Thirteen years later and he hasn’t stopped using Kencell.
I do realize there are those of you who haven’t heard of the word Kencell, and if you have, then it must have been through historical sources. Let me tell you a story; long ago before today, Kencell was a mobile service provider in Kenya and not only that, she was the queen of the market. If the mobile market is her husband, then she is the first wife.
She was the queen when a phone five times worse than Nokia 3310 needed Kshs 100,000 to own, the days when majority still relied on telephone booths to make phone calls, booths by Telekom and later by her. Then she made a mistake – she refused to target ordinary Kenyans as customers.
Kencell charged her voice services per minute. 15 bob a minute. Safaricom charged per second, and although Safaricom billing could be as expensive as 35 bob a minute during peak hours, many preferred the per second charges – and that’s because very few made a more than 10 seconds phone calls. And that’s how Safaricom overtook Kencell to become the queen.
Then Safaricom started reporting profits to the billions, lots of billions. In a year the media could report that Safaricom made a profit of 9 billion shillings, then 12 billion – and the billions kept on rising. Kencell, on the other hand, stagnated. Due to lack of growth in profits, Kencell sold out herself to Celtel.
I believe you heard of Celtel as it wasn’t ages ago that she was here. But it didn’t take her long before she could become Zain – and before we could get used to calling her Zain she had already become Airtel. That’s why up to last year you could still hear some calling Airtel Celtel. You will still find Airtel Internet settings with Celtel name tag.
As Kencell moved to Celtel to later become Zain and now Airtel, many mobile users changed providers, but not my uncle. Ever since he got his 073 then 0733 number on Kencell, he has remained true and faithful to the number. Not even the number portability could sway him into trying a different network, and his reasoning is simple – every time his service provider changed names, the services got cheaper, and of a far better quality compared against the prevailing competition.
He is not alone. My wife always narrates the same story about her mother.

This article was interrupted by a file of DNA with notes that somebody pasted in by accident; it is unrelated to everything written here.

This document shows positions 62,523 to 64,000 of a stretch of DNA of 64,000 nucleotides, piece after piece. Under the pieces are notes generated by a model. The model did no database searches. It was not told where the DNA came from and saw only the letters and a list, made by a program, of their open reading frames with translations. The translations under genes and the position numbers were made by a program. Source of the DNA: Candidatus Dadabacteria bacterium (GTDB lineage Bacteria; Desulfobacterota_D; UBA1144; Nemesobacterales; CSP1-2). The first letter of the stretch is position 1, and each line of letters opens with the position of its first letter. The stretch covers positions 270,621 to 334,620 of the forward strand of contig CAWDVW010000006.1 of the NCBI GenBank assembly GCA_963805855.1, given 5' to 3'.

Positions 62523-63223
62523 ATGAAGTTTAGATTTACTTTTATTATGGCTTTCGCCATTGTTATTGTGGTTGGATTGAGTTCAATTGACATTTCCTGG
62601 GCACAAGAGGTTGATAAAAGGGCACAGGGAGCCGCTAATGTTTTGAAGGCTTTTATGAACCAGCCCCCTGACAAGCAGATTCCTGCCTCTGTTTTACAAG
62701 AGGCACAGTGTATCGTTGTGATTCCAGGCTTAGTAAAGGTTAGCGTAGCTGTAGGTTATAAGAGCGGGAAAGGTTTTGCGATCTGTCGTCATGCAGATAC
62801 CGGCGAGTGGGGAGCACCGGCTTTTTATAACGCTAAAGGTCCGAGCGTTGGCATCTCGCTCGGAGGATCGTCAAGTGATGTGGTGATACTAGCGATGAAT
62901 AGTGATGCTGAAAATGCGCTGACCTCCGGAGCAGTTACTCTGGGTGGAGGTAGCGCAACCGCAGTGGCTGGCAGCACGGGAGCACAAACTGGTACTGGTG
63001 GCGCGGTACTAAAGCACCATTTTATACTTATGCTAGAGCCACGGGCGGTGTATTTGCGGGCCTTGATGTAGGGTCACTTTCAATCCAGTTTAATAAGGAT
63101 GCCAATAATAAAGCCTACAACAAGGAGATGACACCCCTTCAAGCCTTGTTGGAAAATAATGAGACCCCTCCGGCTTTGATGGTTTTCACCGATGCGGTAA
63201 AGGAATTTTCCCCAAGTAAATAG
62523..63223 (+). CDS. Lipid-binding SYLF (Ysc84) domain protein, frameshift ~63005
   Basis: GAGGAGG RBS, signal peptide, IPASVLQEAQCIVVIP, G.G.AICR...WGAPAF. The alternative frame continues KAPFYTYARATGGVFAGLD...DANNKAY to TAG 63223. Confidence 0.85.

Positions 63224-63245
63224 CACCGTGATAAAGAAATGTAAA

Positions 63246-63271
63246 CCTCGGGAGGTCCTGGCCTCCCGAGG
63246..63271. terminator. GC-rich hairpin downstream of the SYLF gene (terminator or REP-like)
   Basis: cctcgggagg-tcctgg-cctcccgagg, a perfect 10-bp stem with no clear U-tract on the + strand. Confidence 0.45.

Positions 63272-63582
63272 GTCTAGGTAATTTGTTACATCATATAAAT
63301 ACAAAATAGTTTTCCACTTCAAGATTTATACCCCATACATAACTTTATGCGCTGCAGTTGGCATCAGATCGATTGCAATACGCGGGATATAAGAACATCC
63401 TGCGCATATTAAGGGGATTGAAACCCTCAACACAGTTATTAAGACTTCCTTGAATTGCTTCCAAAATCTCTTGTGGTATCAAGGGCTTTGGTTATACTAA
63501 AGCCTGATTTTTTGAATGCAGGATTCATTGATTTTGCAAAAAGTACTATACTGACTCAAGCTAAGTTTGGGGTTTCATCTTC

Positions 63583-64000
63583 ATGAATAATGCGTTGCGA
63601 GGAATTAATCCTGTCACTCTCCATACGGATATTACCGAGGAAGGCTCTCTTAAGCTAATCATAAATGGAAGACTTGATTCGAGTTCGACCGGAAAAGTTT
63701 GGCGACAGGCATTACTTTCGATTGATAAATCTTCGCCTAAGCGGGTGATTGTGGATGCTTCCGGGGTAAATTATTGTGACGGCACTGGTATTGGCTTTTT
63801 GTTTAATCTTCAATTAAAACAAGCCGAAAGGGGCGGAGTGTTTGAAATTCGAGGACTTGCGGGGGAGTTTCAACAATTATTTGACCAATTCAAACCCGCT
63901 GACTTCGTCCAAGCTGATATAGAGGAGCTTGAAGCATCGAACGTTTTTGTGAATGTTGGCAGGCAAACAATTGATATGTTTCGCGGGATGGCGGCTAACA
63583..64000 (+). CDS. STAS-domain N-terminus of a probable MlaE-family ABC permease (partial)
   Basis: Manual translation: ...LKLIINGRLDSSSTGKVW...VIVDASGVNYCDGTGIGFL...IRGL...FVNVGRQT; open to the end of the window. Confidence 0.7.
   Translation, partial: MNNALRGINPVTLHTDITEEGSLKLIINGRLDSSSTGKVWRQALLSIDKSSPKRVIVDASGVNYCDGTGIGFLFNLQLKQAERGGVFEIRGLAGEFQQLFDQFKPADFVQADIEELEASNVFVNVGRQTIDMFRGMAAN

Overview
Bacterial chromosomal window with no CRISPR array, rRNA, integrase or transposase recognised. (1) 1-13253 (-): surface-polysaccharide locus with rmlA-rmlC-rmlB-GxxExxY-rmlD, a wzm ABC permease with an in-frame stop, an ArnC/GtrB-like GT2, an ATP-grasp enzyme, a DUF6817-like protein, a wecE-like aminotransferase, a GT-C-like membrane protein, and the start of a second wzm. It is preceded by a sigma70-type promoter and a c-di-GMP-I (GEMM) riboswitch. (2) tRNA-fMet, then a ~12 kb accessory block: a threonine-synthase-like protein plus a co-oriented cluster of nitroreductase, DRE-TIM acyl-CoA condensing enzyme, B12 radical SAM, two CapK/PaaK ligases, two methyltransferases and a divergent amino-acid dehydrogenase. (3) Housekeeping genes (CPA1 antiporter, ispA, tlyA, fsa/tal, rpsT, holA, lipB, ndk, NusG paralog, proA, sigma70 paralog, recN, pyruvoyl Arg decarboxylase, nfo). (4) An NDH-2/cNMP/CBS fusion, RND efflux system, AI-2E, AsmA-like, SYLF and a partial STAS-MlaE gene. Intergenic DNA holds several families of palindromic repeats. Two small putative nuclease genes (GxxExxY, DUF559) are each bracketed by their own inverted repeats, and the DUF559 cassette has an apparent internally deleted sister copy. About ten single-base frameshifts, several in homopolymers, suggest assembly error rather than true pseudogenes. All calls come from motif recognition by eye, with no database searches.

Today Orange Kenya is holding her breath waiting for Communication Authority to give her a green light to the agreement she has made with Helios Investment Partners to sell the entire 70% of her stake in Telkom Kenya to Helios; and once this agreement is effected, Orange Kenya will change her name to something – maybe to something like Hellcel, and this has got several Orange subscribers worried. One such subscriber is Prof B. C. Oyuke who, after hearing that Orange is quitting Kenya, tweeted:
— Prof B.C. Oyuke (@Karleb2010) November 10, 2015
I would like to take this opportunity to assure Prof Oyuke and many others like him that there is nothing to worry about. Helios Investment Partners is not buying Orange to make it a worse network. On the contrary, they would like to come and strategize on how to woo many subscribers, including my uncle and mother in law, into their network. The only way to do that would be to offer better services and quality products at affordable price ranges.
Last week I almost ditched Airtel to Orange but I didn’t because Orange does not have a product that can compete against Airtel’s Unliminet. When Helios takes over, and they implement an offering that can run head to head with Airtel Unliminet, and they ensure they do not have money stealing products as the stupid Airtel Unliminet Modem (see the article This is how you will lose money on Airtel Unliminet), be assured that I will quit Airtel and gladly join Orange. But that will depend on one more thing; that their customer care be as fast as Airtel’s Jamo and Caro but more helpful.
As Helios comes into the market, it is certain they will have to invest a lot of money in customer acquisition, improving the quality of service, expand their network coverage to villages like my Uncle’s where they haven’t reached, and modernized their infrastructure to go 4G in major towns. Most importantly, they’ll have to remain the best cellular Internet Service Providers as most of their current customers love them for their fast Internet.
Unless Helios decide to mess up with the quality or cost of services, Orange subscribers should be like my uncle – stay put, and wait. No need to ditch Orange. Not yet.